Indian ride-hailing company Ola is now onboarding drivers in London ahead of the official launch, Ola said in the statement. Ola's announcement came at a time when rival Uber is losing the license to operate in London. The Transport for London (TfL) has already denied a new 15-month license due to concerns about impostor drivers.
Ola managed to secure an operating licence from Transport for London (TfL) earlier this year. Ola announced that it has begun registering licenced drivers in London as it prepares to launch operations in the city.
More than 50,000 licenced drivers will now continue to offer Ola's ride-hailing service in London. Ola launched its operations in the UK starting with Cardiff in August 2018. Ola has been expanding across the UK and serving millions of users across cities like Birmingham, Liverpool, Exeter, Reading, Bristol, among others.
"We have built a robust mobility platform for London, which is fully compliant with TfL’s high standards," Simon Smith, Head of International, Ola said.
"We have had constructive conversations with the authorities, drivers, and local communities in London over the past months, and look forward to contributing towards solving mobility issues in innovative and meaningful ways," Smith added.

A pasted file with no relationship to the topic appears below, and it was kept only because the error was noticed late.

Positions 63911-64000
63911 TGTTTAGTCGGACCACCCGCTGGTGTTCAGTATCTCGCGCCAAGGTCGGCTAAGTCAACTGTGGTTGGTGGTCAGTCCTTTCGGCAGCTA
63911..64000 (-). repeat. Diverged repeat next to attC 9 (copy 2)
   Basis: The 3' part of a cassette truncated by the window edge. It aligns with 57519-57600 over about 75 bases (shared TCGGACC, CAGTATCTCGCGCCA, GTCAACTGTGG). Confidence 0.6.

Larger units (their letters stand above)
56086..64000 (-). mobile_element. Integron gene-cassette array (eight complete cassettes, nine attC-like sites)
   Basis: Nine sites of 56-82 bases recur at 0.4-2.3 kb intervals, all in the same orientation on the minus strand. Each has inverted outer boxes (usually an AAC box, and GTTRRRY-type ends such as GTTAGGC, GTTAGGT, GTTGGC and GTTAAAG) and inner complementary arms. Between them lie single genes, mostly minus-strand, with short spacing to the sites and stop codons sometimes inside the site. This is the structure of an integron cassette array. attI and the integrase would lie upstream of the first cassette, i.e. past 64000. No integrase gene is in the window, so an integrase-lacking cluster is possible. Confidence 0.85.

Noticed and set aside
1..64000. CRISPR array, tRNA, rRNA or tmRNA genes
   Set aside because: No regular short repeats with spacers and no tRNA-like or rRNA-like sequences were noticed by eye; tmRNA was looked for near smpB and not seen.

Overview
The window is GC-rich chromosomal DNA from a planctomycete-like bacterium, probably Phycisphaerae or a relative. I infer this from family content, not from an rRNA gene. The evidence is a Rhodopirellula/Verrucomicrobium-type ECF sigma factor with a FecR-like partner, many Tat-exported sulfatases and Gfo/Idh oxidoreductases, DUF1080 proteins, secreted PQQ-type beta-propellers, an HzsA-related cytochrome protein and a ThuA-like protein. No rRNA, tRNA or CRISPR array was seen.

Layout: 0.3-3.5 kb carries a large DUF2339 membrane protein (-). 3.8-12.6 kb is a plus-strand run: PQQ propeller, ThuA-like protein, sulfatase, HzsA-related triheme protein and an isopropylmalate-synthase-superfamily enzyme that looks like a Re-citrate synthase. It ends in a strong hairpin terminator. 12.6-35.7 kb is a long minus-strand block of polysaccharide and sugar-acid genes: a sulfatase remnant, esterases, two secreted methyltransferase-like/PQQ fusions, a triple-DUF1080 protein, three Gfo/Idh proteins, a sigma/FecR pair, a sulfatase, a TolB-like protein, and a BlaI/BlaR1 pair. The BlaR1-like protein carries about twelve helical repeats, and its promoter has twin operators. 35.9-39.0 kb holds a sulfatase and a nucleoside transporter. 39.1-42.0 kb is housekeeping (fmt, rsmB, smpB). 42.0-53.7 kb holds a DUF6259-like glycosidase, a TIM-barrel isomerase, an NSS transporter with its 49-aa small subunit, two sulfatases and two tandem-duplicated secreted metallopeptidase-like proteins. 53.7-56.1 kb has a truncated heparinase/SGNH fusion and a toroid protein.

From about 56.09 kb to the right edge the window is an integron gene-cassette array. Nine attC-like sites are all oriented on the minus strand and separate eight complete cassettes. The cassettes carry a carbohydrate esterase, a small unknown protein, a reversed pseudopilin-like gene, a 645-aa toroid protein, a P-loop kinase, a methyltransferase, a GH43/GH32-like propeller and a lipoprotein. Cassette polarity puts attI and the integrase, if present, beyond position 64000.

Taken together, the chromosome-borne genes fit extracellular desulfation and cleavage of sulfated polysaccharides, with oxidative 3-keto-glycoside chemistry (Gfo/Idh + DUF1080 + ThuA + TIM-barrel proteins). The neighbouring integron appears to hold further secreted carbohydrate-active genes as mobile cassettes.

Transport for London (TfL) on Monday refused to renew Uber's license to operate in the city because of safety and security concerns. TfL said Uber was not "fit and proper" as a licence holder despite having made a number of positive changes to its operations.
"Transport for London (TfL) has concluded that it will not grant Uber London Limited (Uber) a new private hire operator's licence in response to its latest application," it said in a statement.
The Uber said it would appeal against the decision because it was "extraordinary and wrong". Meanwhile, it can continue to operate until the appeals process is ongoing.
Uber losing operating license in London will certainly benefit Ola, which clinched an agreement for its entry into the London market in July. Ola's model, already operational across a number of regions in the UK, is expected to involve London's traditional black cabs also to use the ride-hailing service.
(With PTI inputs)